Argentine Fans Cheer Change In Soccer TV Rights
STEVE INSKEEP, host:
Presidential politics in Argentina have become intertwined with soccer, or football. When the Argentine Football Association failed to get more money for the broadcast rights to its games, President Cristina Fernandez de Kirchner stepped in. So now for the first time in years, soccer-crazed fans are watching the national pastime for free. And for a president with low approval ratings, it has delivered a rare public relations victory.
NPR's Juan Forero reports from Buenos Aires.
JUAN FORERO: Villa Fiorito is not like the leafy, elegant neighborhoods familiar to tourists who come to this capital.
(Soundbite of children playing)
FORERO: It's a slum on the outskirts where boys play soccer on a small concrete patio. The national pastime is, in fact, an obsession here. Some of Argentina's most accomplished players first learned how to play on Villa Fiorito's dusty streets and backlots. Among them, Argentina's greatest player - Diego Maradona, who grew up in a dilapidated house that still draws visitors. But aside from pick-up games on forlorn lots, residents here could not afford to watch televised futbol, as the game is known in Latin America. You had to have cable or purchase games on pay-per-view. Ruben Breth(ph) is a 37-year-old father of six who lives for the sport.
Mr. RUBEN BRETH: (Spanish spoken)
FORERO: To calm our anxiety over missing the big games, he says, we'd watch them in local pitches or in neighborhood bars. Until now.
President CRISTINA FERNANDEZ DE KIRCHNER (Argentina): (Spanish spoken)
FORERO: President Cristina Fernandez De Kirchner stepped in this summer. In a nationally televised speech she said the government had the duty to provide free broadcasts for soccer for those who couldn't afford to watch on television.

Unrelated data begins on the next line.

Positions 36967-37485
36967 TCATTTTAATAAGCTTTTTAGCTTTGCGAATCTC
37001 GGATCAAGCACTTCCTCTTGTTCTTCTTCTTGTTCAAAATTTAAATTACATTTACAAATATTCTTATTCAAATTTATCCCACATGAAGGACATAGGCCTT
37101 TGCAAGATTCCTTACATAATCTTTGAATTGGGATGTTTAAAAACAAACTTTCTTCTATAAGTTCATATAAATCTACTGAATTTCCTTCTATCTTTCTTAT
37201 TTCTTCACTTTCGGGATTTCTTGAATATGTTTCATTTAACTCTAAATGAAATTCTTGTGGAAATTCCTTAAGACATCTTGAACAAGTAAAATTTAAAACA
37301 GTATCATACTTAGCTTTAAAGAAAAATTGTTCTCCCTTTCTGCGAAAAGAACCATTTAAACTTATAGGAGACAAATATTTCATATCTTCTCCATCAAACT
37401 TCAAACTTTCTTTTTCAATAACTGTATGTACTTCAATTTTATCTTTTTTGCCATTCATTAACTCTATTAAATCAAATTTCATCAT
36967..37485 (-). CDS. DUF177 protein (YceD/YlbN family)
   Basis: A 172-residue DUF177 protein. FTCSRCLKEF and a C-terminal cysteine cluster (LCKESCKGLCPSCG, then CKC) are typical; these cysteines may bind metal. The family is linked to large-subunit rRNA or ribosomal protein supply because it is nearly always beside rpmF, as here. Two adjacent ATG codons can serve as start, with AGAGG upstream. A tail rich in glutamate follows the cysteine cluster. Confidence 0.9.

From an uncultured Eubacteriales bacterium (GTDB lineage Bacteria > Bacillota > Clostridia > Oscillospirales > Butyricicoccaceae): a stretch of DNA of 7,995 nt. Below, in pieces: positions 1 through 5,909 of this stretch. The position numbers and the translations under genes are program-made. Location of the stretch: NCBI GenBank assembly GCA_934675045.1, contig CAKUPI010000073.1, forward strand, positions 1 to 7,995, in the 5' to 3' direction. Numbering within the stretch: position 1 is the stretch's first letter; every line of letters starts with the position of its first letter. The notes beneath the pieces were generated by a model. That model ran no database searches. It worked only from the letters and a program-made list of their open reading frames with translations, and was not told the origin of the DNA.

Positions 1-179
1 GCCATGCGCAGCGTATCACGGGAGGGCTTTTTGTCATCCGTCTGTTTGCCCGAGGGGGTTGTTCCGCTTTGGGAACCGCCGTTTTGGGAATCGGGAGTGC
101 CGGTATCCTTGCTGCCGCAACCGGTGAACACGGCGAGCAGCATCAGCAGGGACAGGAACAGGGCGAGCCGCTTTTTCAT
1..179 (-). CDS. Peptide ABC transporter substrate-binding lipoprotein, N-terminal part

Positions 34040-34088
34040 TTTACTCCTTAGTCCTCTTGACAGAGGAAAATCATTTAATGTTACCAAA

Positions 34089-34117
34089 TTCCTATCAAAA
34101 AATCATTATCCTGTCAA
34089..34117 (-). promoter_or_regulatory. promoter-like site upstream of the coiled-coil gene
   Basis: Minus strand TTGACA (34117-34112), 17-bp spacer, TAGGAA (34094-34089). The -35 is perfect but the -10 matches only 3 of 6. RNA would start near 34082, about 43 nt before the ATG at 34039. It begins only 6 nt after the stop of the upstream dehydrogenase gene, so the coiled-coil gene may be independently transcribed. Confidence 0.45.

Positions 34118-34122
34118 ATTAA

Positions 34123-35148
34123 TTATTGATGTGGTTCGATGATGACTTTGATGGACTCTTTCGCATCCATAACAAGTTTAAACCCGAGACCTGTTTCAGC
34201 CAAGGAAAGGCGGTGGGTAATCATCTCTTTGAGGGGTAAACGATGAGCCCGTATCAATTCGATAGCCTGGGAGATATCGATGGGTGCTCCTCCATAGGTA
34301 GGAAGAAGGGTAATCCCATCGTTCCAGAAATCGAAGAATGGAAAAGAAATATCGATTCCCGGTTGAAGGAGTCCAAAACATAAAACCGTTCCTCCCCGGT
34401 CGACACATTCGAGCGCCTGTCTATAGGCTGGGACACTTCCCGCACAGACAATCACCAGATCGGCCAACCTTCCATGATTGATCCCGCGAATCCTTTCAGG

She also said the government's move would make Argentina more democratic. She went so far as to compare the broadcast contract held by the Grupo Clarin media company with the dictatorship that ruled Argentina in the early 1980s. For months now, the Clarin newspaper has pummeled the president for her handling of the economy. Marcelo Bombau, though, has a different take. His company, D-I-C(ph), had a joint venture with Clarin and the rights to broadcast games until 2014. He said the soccer federation president, Julio Grondona, unilaterally broke the contract.
Mr. MARCELO BOMBAU (Argentine Media Personality): And Grondona would never have terminated this agreement if he had not had another agreement in his back pocket. What he did basically was request more than a 200 percent increase, demand that we gave him an answer in 24 hours. It's completely impossible.
(Soundbite of radio broadcast)
Mr. VICTOR HUGO MORALES (Radio Commentator): (Spanish spoken)
FORERO: On Continental Radio, where talk of soccer reigns, the government's move has been met with approval. Victor Hugo Morales is the tall, bookish soccer commentator at the station and an authority on the sport. He says the government's paying $155 million a year, double what D-I-C paid.
Mr. MORALES: (Spanish spoken)
FORERO: He says that's good for the league and good for Argentina, because 20 million people now see big games, up from three or four million before. Among those new viewers is Ruben Breth. He is the man in Villa Fiorito who had been frustrated by his inability to see televised games.
(Soundbite of broadcast)
FORERO: On a recent day, he invited 15 friends to watch the match in his small cinderblock home.
Mr. BRETH: (Spanish spoken)
FORERO: Breth says he'll thank the government forever because soccer is now in his home.
(Soundbite of cheering)
FORERO: A striker suddenly scores and Breth and his friends go wild. It's one of many goals that recent afternoon, as game after game is broadcast for all to see.
Juan Forero, NPR News.
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